"If he pitches like [he did on Sept. 28, a 13-strikeout performance against Washington], there's not going to be anybody who can hit him," said former Phillies ace turned closer Brett Myers. "He can easily dominate."
Hamels was 9 years old for Philadelphia's previous postseason appearance in 1993. Also that year, the Rockies celebrated their inaugural season in Major League Baseball, and this is the organization's second trip to the playoffs.
Hamels, now 23, is ready for the most meaningful start of his career. He'll oppose Colorado's ace, lefty Jeff Francis, who has surrendered 14 runs in 8 1/3 innings to the Phillies this season.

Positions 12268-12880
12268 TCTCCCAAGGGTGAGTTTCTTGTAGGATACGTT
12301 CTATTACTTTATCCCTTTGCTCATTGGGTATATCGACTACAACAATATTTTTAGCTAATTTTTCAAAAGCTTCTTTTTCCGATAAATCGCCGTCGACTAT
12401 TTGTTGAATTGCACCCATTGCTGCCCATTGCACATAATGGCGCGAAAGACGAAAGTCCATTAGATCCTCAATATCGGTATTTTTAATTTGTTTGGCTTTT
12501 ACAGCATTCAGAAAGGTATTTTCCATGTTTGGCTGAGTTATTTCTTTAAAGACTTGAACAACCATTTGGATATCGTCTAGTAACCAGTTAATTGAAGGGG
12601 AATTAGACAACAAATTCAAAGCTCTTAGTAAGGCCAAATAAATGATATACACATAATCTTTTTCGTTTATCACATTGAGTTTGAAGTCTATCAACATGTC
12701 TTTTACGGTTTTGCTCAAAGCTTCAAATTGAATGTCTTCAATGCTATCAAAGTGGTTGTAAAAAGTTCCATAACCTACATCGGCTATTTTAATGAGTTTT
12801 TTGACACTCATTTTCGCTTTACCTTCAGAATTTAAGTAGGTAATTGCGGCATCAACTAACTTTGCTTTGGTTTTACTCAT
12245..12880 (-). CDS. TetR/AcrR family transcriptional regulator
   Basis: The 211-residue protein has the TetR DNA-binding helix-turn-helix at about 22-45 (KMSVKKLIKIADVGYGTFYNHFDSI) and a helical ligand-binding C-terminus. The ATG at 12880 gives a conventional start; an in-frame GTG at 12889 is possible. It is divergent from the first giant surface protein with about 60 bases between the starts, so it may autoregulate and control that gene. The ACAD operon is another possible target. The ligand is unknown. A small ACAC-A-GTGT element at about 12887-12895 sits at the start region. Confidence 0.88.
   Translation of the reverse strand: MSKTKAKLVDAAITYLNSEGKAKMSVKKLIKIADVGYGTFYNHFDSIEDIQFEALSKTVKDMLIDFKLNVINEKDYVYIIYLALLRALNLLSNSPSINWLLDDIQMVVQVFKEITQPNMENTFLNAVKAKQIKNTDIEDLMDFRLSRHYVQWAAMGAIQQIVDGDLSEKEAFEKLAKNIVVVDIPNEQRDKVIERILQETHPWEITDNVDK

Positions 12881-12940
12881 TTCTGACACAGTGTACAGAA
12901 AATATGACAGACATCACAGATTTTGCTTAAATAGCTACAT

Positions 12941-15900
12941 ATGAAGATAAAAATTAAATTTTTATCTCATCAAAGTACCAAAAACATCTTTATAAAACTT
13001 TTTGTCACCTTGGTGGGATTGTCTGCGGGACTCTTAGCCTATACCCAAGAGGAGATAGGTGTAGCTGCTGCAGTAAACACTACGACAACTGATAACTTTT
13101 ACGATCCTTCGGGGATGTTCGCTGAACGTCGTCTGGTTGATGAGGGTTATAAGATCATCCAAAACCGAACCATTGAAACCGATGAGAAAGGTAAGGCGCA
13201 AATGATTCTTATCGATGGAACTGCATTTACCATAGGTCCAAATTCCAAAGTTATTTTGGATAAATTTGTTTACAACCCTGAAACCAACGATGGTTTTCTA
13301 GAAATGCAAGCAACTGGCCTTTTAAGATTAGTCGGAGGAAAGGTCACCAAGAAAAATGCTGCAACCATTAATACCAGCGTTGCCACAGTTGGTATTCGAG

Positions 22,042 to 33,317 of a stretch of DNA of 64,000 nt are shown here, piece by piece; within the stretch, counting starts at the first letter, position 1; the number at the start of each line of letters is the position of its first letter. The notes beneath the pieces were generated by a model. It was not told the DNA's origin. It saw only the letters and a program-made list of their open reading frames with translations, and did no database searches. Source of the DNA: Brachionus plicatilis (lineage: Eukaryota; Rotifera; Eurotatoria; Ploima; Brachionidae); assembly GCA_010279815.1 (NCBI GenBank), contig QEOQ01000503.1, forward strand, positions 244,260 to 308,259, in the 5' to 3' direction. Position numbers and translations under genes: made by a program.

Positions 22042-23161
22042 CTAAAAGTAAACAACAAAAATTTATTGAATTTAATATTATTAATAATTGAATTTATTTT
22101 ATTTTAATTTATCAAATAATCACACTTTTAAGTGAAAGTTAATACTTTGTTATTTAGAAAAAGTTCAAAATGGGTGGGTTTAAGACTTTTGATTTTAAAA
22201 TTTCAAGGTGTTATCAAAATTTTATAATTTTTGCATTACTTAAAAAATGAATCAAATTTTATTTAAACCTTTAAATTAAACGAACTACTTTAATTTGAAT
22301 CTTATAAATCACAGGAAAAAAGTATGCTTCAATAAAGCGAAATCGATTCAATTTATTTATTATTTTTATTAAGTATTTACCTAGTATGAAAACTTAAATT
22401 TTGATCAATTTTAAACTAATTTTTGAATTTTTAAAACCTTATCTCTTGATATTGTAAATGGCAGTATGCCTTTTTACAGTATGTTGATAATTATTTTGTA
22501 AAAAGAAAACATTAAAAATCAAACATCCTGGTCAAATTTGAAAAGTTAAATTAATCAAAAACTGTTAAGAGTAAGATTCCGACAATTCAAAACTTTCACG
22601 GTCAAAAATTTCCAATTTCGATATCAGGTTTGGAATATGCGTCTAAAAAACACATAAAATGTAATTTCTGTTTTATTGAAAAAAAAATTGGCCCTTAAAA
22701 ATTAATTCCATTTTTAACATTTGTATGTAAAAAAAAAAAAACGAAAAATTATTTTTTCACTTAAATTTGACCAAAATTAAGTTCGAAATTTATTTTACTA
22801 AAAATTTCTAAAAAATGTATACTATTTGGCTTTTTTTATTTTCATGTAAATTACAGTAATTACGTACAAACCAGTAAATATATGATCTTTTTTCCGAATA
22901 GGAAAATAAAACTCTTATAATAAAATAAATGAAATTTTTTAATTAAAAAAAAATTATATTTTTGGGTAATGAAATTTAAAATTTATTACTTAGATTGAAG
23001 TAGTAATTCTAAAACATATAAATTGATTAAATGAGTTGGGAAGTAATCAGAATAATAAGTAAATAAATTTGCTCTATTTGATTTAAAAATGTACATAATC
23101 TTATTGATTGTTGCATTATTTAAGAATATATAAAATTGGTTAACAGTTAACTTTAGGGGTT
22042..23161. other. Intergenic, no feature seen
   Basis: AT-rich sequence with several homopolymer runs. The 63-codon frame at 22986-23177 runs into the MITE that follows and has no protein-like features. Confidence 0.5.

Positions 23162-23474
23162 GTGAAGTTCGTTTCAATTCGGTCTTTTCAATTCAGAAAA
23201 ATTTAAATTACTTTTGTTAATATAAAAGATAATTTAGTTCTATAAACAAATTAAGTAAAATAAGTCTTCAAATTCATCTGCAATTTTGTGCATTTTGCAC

"For them to have the confidence in me to set me up for the first game is unbelievable," Hamels said. "It's everybody's dream to play Major League Baseball. After that, you set new goals, and this was a big-time goal for me. I've finally achieved it."
The young lefty has never faced the Rockies, but he has already shown the ability to dominate any team, even one with a potent an offense as Colorado, which includes NL MVP candidate Matt Holliday.
"They have a very tough team with their offense," Hamels said.
After missing more than a month with a mild left elbow strain, Hamels has posted a 2.25 ERA in the three starts since his return, and his pitch count restrictions were removed before his previous outing -- and he struck out 13 Nationals. For Game 1, he'll be unleashed to his full capacity.
"I had that bump in the road awhile back, but my main focus was to come back and be ready for the playoffs," Hamels said. "I'll be ready to go."
And there's no doubt he's ready for the challenge.
"He's proven he can perform on a big stage," said Phillies reliever Tom Gordon. "That's as big as it gets."